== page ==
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Everyone is a leader

  • Published
  • By Tech. Sgt. Seth Jones
  • 387th Expeditionary Support Squadron
In today's Air Force, each one of us is a leader; no matter the rank on a sleeve, every single Airman can lead and impact those around them. In my years of service I have been fortunate to serve alongside phenomenal leaders, many of whom had less rank or time in service than I did at any given time. Though our culture is clearly, and by necessity, rank centric, leadership often transcends pay-grades. In many situations across the Air Force, young Airmen are leading those around them; some of whom greatly out-rank them.

Anyone, regardless as to what rank insignia they wear can lead those around them. We can lead by learning new skills and sharing them with our co-workers, by adhering to the standards and insisting those around us do so too and we can lead by being the professional Airmen the Air Force needs us to be. Throughout my career I have encountered exceptional leaders from all walks of life, a myriad of Air Force Specialty Codes and spread across the spectrum of ranks. Though some were colonels and others chiefs, many were young Airmen still on their first enlistment. These leaders were not defined by their rank; they were defined by their professionalism, their willingness to help and teach, and their desire to help those around them succeed.

Consider your current work center, who are the strongest leaders? Is it the flight commander, the flight chief or non-commissioned officer in charge? What about the company grade officers? Are some of the strong leaders around you the most junior of Airmen? What is it about these individuals that bring them to the fore of your mind, and what can you do to help instill those qualities in yourself and others? As Airmen, we know that we should seek to continually develop ourselves and others and a large part of that is building our skills as leaders. I encourage you to look at the young Airmen around you and seek out what you can do to help develop their leadership skills. Seek out opportunities for them to grow into being a confident leader, pushing them beyond their comfort zone and showing them the leadership capability they hold, regardless their rank.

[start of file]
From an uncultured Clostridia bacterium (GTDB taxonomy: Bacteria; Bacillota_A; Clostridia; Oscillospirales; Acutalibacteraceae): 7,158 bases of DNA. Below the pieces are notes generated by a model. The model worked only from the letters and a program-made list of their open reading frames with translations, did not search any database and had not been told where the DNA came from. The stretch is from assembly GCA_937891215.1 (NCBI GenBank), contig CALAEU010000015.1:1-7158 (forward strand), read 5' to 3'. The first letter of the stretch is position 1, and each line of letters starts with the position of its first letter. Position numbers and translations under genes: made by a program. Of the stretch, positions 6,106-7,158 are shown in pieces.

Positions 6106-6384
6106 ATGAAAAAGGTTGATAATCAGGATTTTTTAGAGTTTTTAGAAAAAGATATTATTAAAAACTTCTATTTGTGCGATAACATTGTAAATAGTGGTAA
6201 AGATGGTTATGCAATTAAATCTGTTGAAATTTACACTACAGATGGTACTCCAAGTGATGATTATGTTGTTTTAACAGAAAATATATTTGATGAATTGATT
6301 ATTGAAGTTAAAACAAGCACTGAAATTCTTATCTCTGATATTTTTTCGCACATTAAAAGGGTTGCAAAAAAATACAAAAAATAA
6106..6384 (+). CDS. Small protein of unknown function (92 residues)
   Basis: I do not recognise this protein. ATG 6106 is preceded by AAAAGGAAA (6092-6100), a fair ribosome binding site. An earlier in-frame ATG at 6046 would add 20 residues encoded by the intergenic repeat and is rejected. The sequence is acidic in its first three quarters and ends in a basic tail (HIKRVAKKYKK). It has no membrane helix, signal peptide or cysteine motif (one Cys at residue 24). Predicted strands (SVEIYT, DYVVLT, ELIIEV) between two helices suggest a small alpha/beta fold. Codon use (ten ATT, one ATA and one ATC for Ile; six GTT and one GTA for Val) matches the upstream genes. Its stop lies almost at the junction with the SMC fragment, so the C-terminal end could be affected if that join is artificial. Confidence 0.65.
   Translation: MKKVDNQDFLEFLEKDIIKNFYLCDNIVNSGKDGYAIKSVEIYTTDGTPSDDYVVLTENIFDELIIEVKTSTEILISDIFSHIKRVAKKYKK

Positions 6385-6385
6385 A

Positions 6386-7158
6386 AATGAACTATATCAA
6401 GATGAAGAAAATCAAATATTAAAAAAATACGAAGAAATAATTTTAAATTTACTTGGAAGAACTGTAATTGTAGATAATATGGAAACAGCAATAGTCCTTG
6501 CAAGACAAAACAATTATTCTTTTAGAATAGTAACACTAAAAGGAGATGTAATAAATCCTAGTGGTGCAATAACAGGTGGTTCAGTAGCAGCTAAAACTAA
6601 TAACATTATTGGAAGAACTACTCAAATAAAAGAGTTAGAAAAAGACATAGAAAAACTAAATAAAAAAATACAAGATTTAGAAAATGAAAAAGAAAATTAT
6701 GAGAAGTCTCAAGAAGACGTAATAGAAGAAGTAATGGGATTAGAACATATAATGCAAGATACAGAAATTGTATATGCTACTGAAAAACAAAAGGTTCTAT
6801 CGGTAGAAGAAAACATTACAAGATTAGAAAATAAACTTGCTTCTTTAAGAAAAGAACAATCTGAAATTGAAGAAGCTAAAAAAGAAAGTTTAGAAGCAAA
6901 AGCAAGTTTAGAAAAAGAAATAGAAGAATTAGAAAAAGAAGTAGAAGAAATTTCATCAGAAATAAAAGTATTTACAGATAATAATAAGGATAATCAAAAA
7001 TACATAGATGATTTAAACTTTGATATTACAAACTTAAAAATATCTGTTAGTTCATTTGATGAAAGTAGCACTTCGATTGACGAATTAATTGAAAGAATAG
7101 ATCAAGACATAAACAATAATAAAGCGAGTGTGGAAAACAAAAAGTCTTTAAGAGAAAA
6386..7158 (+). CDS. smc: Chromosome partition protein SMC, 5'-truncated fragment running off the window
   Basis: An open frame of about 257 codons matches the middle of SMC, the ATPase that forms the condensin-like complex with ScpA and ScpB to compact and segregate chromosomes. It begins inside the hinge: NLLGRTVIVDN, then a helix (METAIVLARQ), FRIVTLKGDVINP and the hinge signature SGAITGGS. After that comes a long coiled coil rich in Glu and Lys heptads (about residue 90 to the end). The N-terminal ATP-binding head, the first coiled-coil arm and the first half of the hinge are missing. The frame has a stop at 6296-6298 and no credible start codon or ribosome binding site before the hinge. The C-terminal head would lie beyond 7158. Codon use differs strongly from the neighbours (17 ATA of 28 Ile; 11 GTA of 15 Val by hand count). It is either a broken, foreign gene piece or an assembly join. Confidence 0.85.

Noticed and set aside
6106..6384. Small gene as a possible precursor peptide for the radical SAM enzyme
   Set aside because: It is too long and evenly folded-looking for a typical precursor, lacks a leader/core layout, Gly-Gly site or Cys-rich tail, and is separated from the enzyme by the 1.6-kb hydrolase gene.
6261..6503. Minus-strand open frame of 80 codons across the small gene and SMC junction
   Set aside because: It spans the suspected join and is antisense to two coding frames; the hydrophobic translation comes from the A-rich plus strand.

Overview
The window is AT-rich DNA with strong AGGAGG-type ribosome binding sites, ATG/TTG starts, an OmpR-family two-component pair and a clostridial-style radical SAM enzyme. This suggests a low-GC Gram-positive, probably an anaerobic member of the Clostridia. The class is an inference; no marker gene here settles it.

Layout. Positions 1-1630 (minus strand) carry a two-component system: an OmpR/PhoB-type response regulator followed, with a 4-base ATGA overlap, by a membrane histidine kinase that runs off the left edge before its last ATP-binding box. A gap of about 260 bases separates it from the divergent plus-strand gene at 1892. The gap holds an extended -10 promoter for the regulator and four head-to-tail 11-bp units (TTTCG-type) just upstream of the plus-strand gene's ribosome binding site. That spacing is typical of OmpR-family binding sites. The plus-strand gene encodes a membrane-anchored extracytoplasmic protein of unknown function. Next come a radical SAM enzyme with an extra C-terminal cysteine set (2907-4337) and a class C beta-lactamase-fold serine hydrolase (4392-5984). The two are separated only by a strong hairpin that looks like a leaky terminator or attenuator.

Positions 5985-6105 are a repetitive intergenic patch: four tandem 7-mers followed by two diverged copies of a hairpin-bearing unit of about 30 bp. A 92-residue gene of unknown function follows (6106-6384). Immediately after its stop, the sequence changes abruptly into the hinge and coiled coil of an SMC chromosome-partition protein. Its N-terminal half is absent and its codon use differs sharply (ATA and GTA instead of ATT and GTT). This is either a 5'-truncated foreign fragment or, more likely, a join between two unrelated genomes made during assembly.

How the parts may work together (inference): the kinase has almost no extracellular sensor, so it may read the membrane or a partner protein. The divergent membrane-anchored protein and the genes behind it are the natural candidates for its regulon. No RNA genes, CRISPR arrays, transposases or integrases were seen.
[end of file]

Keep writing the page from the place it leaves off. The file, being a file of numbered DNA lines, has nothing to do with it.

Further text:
Do not let yourself or those around you be limited in leadership and growth simply because they are not the highest-ranking member in the equation. Though certain times clearly call for the legitimate power associated with rank, many other times, offer us the flexibility to let others grow. The young Airmen of today will someday wear those higher ranks, so why not give their leadership skills some work before then?